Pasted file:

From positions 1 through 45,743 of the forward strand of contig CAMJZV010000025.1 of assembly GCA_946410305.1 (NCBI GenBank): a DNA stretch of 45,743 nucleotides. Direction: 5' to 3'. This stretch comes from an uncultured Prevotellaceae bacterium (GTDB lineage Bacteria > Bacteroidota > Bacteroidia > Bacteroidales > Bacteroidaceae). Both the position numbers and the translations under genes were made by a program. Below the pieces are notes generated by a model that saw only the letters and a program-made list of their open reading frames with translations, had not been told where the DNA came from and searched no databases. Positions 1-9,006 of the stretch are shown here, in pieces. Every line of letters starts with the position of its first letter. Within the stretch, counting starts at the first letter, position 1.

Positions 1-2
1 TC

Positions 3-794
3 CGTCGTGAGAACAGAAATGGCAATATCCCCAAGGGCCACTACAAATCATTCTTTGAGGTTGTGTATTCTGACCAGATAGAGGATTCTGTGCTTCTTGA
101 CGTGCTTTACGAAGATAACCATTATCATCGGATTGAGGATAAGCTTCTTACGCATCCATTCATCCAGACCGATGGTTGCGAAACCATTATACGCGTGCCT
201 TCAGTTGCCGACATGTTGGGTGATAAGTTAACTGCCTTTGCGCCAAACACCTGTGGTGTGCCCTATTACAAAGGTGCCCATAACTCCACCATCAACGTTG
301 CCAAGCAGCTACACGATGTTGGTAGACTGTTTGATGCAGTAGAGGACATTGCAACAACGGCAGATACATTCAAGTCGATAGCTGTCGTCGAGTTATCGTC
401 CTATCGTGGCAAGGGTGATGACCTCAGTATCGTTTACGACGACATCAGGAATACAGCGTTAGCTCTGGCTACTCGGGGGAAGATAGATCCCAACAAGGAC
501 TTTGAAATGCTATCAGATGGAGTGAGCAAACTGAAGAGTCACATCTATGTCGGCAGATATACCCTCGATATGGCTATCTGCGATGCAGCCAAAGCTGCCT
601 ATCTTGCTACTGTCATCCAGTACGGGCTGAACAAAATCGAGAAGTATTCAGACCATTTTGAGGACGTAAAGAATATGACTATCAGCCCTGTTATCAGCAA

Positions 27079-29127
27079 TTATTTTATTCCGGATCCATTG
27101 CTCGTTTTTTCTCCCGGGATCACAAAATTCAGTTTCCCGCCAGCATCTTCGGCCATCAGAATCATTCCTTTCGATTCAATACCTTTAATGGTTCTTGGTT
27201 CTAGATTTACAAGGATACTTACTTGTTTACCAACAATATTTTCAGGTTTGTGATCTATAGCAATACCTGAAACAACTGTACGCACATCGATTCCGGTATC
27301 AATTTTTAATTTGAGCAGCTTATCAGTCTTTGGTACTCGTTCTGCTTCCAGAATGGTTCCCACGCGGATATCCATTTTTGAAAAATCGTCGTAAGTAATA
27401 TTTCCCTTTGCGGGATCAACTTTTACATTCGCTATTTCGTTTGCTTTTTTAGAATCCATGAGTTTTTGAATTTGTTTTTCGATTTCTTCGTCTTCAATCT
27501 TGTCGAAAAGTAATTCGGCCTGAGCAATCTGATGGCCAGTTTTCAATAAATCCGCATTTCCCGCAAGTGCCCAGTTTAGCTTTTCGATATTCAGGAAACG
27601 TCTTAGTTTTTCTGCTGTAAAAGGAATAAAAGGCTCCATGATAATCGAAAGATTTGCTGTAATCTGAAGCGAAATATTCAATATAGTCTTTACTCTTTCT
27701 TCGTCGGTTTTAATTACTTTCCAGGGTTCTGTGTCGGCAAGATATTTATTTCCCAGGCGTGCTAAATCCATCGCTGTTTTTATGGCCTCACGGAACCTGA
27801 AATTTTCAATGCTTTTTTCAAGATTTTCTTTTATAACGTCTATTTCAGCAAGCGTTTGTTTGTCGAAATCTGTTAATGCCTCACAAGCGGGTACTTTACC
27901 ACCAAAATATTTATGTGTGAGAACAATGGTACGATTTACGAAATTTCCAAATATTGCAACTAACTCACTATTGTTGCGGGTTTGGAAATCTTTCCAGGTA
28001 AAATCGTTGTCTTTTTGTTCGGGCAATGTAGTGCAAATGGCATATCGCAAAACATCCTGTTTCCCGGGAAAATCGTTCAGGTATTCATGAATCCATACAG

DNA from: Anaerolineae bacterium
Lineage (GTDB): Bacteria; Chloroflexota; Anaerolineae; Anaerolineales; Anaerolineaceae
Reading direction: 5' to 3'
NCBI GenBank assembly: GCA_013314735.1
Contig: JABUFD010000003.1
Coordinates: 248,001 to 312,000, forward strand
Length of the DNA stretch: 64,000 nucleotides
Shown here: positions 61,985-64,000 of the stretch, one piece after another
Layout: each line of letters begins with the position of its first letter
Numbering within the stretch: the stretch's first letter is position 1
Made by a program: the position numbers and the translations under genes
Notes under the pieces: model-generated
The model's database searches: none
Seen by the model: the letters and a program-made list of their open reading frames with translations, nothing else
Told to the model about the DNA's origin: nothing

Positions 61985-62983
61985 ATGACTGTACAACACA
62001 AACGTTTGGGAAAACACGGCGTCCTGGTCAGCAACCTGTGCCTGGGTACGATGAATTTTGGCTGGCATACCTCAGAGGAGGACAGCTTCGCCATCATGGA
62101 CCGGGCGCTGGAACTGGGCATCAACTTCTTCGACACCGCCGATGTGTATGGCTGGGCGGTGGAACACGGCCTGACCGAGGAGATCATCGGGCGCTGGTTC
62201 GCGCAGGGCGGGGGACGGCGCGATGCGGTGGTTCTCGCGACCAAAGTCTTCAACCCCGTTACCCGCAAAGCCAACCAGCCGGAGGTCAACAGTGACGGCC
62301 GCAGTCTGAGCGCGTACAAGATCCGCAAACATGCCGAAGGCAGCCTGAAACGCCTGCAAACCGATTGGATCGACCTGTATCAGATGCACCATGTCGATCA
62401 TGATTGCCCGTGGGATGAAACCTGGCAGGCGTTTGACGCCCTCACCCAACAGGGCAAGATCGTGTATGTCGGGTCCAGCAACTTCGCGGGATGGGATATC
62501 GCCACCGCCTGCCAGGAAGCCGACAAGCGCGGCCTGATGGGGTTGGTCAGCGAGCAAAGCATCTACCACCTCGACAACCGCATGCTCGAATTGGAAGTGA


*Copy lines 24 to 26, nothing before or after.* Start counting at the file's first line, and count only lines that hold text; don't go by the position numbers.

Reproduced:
DNA from: Anaerolineae bacterium
Lineage (GTDB): Bacteria; Chloroflexota; Anaerolineae; Anaerolineales; Anaerolineaceae
Reading direction: 5' to 3'